November 6, 2012

Oh...my...GOODNESS!

I wasn't going to post tonight. I am focused on the election, eating all the food in my house (I'm a stress-eater), and wrangling my four-year-old.

But I wanted to share some information about Superstorm Sandy relief efforts.

If we're friends on Facebook, you probably know I was trying to do my own little part to help the people of New Jersey. It's my home. The lives of some of my friends have been completely altered by this storm. Homes have been destroyed. People have lost everything (except, thank goodness, each other).

I started collecting addresses to send care packages to children affected by the storm. My list grew quickly.

I also collected some clothes, and directed people to send items to a friend on mine in my hometown. 

Another friend made a request for boys' clothes of specific sizes; I asked on Facebook on her behalf, and within minutes there were boxes on their way to her door.

People are really amazing sometimes, aren't they? 

This was all done via Facebook. Amazing that a tool so many of us use for fun can also be used to aid each other.

Tonight I'd like to share some data, some stories, and some other ways you can help.

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So...data first.

I collected addresses for children in over 30 families. I found "sponsors" for over 15 of those families; they'll get care packages from strangers, which is sort of cool. In one case, a teacher at a school in Colorado (she's a cousin of mine) has her students collecting goods of all shapes and sizes to send to two of the families on my list. The intent is for the families to share with their neighbors.

I have no doubt they will. 

I received three large boxes of clothes to send to my friend in my hometown. I also directed at least three other people to send her more items.

I received funding that paid for care packages for the 15 or so "unsponsored" families. The funding came from amazing people who I didn't solicit. They just wanted to do their part as well, and I thank them from the bottom of my heart. Every dollar I received has been spent on the families who I promised to help. 

Today, I carried all my care packages and my three large boxes to a small, private (i.e. not FedEx or UPS) shipping place. Turns out, the owner is from Jersey, too. I told him about my project, he set me up packing all my little care packages, and...well...he donated all the packing supplies and part of the shipping costs.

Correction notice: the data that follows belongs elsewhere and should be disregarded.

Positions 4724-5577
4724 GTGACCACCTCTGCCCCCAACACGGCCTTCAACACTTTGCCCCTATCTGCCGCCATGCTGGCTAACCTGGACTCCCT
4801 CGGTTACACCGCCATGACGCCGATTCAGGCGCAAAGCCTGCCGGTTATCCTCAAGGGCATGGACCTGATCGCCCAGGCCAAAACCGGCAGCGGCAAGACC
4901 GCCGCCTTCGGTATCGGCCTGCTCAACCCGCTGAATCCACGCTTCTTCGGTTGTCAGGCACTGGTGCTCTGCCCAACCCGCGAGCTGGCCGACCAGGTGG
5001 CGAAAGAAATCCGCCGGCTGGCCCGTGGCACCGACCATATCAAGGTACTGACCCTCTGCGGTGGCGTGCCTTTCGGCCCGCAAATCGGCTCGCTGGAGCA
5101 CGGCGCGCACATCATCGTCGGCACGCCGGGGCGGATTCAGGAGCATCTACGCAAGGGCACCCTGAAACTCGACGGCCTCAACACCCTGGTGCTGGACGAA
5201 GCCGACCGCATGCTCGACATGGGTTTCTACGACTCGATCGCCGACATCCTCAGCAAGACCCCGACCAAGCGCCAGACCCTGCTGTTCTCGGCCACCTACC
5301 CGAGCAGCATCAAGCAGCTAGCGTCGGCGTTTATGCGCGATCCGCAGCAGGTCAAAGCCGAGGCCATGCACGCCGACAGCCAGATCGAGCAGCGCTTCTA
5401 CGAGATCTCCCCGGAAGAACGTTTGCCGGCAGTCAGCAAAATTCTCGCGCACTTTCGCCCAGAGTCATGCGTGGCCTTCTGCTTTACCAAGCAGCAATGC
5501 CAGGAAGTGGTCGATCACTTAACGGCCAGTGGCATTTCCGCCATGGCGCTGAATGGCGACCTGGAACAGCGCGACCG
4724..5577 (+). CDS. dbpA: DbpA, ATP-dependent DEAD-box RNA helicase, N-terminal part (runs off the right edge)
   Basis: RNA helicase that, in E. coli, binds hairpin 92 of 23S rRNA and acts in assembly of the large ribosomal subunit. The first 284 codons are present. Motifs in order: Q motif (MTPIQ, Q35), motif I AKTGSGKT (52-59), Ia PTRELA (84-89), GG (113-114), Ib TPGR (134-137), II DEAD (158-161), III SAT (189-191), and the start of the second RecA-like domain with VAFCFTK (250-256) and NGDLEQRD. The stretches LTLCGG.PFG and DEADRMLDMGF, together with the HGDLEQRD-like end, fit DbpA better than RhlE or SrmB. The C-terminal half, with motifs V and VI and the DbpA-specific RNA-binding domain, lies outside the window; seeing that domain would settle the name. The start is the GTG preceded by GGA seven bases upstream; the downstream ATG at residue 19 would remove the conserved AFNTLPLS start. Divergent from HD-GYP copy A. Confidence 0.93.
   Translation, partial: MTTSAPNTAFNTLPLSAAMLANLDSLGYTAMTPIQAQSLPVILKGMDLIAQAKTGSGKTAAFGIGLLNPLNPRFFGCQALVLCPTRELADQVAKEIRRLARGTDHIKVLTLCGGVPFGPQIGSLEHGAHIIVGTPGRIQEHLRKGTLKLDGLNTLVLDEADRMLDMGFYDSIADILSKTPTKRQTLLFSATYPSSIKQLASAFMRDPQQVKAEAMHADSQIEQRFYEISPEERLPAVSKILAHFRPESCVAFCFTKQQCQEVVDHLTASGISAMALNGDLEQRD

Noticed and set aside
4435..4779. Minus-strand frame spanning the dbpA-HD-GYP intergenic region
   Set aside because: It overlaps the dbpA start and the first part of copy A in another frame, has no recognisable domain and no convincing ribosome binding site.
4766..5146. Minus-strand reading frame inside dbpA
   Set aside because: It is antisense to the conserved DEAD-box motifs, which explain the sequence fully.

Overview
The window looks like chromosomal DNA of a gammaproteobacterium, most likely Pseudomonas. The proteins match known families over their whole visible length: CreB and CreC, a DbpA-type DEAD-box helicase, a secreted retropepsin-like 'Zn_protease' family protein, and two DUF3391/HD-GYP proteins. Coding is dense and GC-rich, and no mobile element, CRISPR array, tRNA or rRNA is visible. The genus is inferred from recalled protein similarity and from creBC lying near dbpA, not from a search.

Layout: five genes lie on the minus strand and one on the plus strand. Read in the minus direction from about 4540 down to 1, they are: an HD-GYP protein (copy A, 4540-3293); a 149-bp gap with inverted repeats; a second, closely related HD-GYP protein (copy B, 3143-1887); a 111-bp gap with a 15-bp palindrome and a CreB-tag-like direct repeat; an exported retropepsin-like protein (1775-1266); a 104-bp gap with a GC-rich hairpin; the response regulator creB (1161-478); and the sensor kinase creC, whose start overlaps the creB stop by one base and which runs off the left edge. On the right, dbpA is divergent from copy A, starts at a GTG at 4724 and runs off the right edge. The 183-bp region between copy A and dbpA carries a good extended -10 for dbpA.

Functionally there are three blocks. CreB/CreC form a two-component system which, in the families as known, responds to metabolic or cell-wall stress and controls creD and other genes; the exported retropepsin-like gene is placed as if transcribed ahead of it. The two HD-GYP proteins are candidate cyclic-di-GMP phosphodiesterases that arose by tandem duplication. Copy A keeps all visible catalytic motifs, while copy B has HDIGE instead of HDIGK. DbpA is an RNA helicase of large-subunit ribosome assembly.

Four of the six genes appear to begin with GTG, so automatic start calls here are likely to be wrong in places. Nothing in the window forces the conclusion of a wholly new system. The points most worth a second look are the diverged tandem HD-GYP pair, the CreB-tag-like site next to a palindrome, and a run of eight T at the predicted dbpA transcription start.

Wow. I'll admit...I teared up a little.

I surely didn't ask him to do it. I didn't expect it. He just did it. And since shipping is more expensive than I anticipated, that...helped. So much.

He doesn't have a web site that I can find, but it's Qwik Pack & Ship on Daniel Island. If you don't know Tom, the owner, you really should. 

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So. Who are we helping?

A family of five who had to evacuate their house in the middle of the storm when the Raritan River breached its banks in a most violent way. The house now been condemned, and they're trying to salvage what little they can.

Parents of a friend of mine from high school. Their house? Also destroyed by the angry river. I remember hanging out at their house back in high school, and now it's gone.

An older couple, the parents of a doctor who helped save my friend's baby's life last January, who lived down the shore, as we Jersey people like to say. The storm surge washed an entire beach club building into their home, whisking the mother into the bay; the father saved her. I can't imagine how. Morning found them barricaded into a room in their house, floating on a couch in floodwaters. They were freezing, petrified, but they were alive. Now, they are homeless.

As the days go by, the stories continue. I can't believe this happened in my own back yard.

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I'll continue to share info as I get it, either here or on Facebook. For now, if you have items you'd like to ship to some of the damaged areas, send me an email and I will get you an address of a trusted distributor. They'd also appreciate gift cards to places like WalMart and Target, as well as cleaning supplies, food, blankets, towels...anything you can spare.

If you'd like to make a monetary donation, the American Red Cross is on the ground and is doing great work, as always. Additionally, the mayor of my hometown has set up a private relief fund. You can mail checks to:

Sayreville Storm Relief Fund
167 Main Street
Sayreville, NJ 08872

Honestly, I can't believe I've typed these words. Sayreville, my home for 23 years, needs relief. 

It's unbelievable.

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Still, though. I'm heartened by the generosity I witnessed in my little week-long project. I want to do more. Please let me help you do more, too.

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